WJI is taking a look at justice-related bills adopted during the 2019-20 session.
Act 132 made swatting a felony. Swatting is reporting false information to law enforcement that is intended to spur, or could actually spur, a response from a specialized tactical team.
Previously, some false emergency reports were misdemeanors or punishable by fines, though making a bomb threat and or threatening to release a harmful substance were felonies.
Under the new law, swatting by itself is now punishable by up to 3 ½ years in prison and a $10,000 fine. If swatting results in bodily harm, the maximum penalty is up to six years in prison and a $10,000 fine. If the swatting results in great bodily harm, the offender is subject to upto 15 years in prison and a $15,000 fine.
The law was introduced as Assembly Bill 454. Its companion bill was Senate Bill 363.
The lead authors of AB 454 were Tyler Vorpagel (R-Plymouth) and Cindi Duchow (R-Town of Delafield). The lead sponsors of SB 363 were Robert Cowles (R-Green Bay) and Van Wanggaard (R-Racine).
The bill passed without opposition. Gov. Tony Evers signed it into law on March 3.
No fiscal estimates were filed.
Duchow – What began as a prank has since proven to create incredibly dangerous and even deadly situations. Some may recall in late December 2017 when a man in California falsely reported a hostage situation at a home in Wichita, Kansas that resulted in the death of an innocent father who had no idea why police had surrounded his home.
Wisconsin is not immune to this as dozens of swatting incidents have been reported within the last few years in communities all across the state including Hartland, Waupaca, Madison, Sun Prairie, Fond du Lac, Appleton, Janesville, Greenfield, and Marinette County. Each of these instances wasted an incredible amount of resources and put innocent lives at risk as law enforcement officers, emergency personnel, and even full SWAT teams were mobilized to a location where no threat existed.
Cowles – A good example of how swatting can harm a community occurred just last year in Dodge County. The Dodge County 911 Center received a call from a man who said he shot a man and taken others hostage in a house in the Highway 151 and Forest Road area between Beaver Dam and Columbus. The SWAT team arrived on the scene and began to enter the residence with the intent to free the hostages. Other police responding shut down the highway for over an hour. The SWAT team entered the residence and immediately discovered no hostage situation existed and deemed it as a swatting call as defined in the bill. As the investigation was wrapping up, Dodge County received a call for an ice rescue on Fox Lake. Sheriff Dale Schmidt told reporters, "Had our deputies still been tied up on the swatting call, it is quite possible our deputies would not have been able to respond as quickly to that incident, and lives could have been put further in jeopardy."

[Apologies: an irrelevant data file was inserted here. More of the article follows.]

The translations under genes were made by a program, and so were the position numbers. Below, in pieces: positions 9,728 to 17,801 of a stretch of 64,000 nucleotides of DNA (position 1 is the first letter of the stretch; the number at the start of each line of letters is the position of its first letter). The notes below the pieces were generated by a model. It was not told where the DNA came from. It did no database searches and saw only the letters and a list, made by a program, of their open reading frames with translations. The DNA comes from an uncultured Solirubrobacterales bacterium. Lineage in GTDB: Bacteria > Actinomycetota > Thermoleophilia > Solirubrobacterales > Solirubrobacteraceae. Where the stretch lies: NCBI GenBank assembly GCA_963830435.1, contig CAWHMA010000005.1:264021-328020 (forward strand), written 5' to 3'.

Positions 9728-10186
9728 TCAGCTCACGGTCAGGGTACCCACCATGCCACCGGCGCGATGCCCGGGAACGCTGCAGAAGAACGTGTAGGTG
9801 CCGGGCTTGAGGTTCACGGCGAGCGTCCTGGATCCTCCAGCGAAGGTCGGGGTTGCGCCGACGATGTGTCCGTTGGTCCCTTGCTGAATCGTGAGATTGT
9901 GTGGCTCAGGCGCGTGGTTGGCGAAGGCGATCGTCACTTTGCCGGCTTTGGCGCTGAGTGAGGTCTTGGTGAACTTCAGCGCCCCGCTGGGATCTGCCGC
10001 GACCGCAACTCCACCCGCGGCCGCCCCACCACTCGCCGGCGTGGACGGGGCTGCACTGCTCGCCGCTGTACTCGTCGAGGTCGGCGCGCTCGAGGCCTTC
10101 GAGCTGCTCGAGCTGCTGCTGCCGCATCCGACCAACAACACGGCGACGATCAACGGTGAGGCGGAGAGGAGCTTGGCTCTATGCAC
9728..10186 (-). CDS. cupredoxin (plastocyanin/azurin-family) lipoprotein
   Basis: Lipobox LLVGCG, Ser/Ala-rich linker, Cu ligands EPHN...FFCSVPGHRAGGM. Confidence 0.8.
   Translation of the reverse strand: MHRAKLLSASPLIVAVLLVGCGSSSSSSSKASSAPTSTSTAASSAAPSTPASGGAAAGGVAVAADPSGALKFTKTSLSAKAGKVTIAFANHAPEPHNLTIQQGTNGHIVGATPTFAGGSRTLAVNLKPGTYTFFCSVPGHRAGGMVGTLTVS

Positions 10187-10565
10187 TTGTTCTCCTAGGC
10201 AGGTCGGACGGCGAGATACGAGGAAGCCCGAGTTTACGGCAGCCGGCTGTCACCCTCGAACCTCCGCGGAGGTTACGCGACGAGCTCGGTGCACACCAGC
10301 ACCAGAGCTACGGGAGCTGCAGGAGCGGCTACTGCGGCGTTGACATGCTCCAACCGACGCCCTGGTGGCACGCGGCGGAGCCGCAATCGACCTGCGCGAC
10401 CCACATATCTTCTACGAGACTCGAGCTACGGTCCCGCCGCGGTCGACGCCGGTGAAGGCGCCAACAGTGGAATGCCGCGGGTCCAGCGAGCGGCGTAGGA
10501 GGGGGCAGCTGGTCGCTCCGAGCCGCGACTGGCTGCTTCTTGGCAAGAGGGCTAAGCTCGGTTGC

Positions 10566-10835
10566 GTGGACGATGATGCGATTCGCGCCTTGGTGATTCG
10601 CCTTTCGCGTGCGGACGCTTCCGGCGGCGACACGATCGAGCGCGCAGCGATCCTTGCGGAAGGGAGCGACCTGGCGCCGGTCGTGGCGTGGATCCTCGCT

Other more recent swatting events have happened in Wisconsin as well. In April of this year, Hartland Police responded to a call from a man who claimed he had just killed his mother and was going to hurt himself. The address the SW AT team was sent to was a house across the street from Hartland Elementary South. The school was put on lockdown and the SW AT team surrounded the residence with riot shields and heavy weaponry until the resident emerged at which point the police determined no emergency existed. Another incident occurred in July of this year, when the Dane County 911 center got a call from someone claiming to be the mother of a woman who had a gun and was threatening suicide in the bathroom of her condominium. Police swarmed and evacuated the condominium, eventually entering the residence and found nobody to be present.
Registering for the bill: Wisconsin Chiefs of Police Association, Wisconsin EMS Association, and Wisconsin Professional Police Association.
Registering against the bill: League of Women Voters of Wisconsin Inc., with the comment, LWVWI supports a primary reliance on alternatives to incarceration.
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